Producing a short film for my poem

Being one of the winners of mindshare’s When words come to life poetry competition and given the opportunity to create a short video clip to accompany my piece was a most interesting experience. I learnt a great deal about storyboarding poems using impact, music, breath and movement, as well as finding that place you have to get to when reading aloud. And I made some good friends along the way, all of whom have either been impacted by or are involved in mental health.

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Breaking into the US market

Having been published in the UK, Australia and Canada, it was wonderful to be accepted into a journal published out of Maine in the US to add to the compliment of continents. The Aurorean was a journal I’d had my eye for a while due to the quality of work it publishes and the awards it has won. I can now be defined as an international poet – long may it continue!

Submitting a draft of my first collection

Having some time off work recently gave me the opportunity to finally develop a first draft of my first collection. Not as easy as you originally think and very all-consuming, but with the help of a course I took with Pascale Petit at the Poetry School and some words of wisdom from Kim Moore on how she did it, I managed to create a fairly cohesive submission that has been sent off to a publisher in London. Let’s see what happens!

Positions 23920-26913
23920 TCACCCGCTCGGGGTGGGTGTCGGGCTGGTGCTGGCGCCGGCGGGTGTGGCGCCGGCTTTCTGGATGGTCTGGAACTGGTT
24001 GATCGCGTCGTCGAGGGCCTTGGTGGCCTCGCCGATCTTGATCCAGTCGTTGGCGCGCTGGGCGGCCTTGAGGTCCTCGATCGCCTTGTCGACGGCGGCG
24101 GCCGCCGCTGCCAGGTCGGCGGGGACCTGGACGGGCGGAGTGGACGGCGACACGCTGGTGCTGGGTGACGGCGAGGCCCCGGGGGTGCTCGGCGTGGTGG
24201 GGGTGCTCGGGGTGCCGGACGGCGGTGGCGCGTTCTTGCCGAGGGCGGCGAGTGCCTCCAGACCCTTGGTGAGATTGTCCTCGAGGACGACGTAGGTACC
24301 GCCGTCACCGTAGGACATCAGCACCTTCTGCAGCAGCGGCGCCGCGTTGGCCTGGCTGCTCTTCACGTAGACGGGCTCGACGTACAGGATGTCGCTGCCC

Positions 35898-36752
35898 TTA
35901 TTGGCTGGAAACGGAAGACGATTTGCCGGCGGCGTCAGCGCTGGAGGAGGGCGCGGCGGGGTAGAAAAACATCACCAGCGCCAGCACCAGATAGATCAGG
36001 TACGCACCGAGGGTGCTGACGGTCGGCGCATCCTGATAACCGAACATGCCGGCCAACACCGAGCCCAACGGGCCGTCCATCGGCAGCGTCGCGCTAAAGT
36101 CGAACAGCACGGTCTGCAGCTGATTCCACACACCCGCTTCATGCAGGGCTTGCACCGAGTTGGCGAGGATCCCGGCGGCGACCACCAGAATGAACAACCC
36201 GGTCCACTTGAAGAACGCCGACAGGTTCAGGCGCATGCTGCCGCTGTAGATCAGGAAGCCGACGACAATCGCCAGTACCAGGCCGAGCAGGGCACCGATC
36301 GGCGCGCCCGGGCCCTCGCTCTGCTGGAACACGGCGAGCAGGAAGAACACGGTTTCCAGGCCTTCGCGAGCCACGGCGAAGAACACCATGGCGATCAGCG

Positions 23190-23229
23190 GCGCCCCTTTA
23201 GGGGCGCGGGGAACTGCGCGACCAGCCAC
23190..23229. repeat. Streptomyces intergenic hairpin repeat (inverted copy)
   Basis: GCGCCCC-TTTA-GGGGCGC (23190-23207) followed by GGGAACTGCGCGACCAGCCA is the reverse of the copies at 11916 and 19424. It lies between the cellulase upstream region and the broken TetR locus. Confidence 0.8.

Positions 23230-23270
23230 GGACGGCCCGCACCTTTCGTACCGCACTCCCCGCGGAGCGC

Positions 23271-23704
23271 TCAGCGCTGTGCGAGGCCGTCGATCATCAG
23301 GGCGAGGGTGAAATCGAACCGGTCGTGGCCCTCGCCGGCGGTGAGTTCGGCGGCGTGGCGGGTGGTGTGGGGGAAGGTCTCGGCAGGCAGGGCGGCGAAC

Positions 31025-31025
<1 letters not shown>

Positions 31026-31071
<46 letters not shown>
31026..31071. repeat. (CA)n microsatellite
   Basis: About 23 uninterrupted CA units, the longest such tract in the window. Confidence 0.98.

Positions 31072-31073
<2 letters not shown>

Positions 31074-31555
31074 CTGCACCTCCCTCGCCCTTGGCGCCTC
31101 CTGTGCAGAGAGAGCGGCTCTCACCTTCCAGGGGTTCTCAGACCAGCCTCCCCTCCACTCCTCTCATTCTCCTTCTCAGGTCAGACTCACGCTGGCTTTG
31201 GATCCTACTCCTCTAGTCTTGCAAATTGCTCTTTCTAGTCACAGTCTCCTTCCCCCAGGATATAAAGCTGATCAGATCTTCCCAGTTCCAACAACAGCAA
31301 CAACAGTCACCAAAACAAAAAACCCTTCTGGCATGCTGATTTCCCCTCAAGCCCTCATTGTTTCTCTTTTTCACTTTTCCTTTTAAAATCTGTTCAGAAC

What to focus on in 2015

I will continue to submit to magazines and journals but perhaps be more selective, and take a step back from the competitions. I must make more of an effort to attend literary events and readings to network, and keep up with what’s happening on the local poetry scene. And in an attempt to be more organised, I’ve treated myself to the Mslexia 2015 Writer’s Diary, an invaluable resource that I’m wondering how I did without really. If anything comes from my first collection submission then that will take up a large chunk of my time to develop further and fine-tune. I also received news just before Christmas that some of my work has been accepted by a very reputable webzine in the UK run by one of my favourite poets, but more about that shortly.

So here’s to another 12 months of poetry success. A happy new year to you all, keep writing  🙂

I have just finished reading a wonderful book, The Unlikely Pilgrimage of Harold Fry by Rachel Joyce.  I don’t normally blog about books, but with this I just have to.

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The story begins as a simple one – Harold, the central character, leaves home to post a reply to a letter he has received from an old friend who is dying from cancer.  And then decides to hand deliver it, some 627 miles and 87 days later.   I think what I particularly liked was a certain “return to nature” perspective, a stripping away of life’s paraphernalia, with his impromptu decision leaving Harold to walk without map, mobile or even decent walking shoes.  His journey describes the simplest of things – the way the landscape changes under sun and starlit skies, the colours, the smells, the feelings it awakens, and of course with all this time on his hands and little distraction, Harold begins to look back on his life with each step he takes forward – the memory of his mother, his father’s brazen behaviour, the times spent with his son, his wife, the many regrets.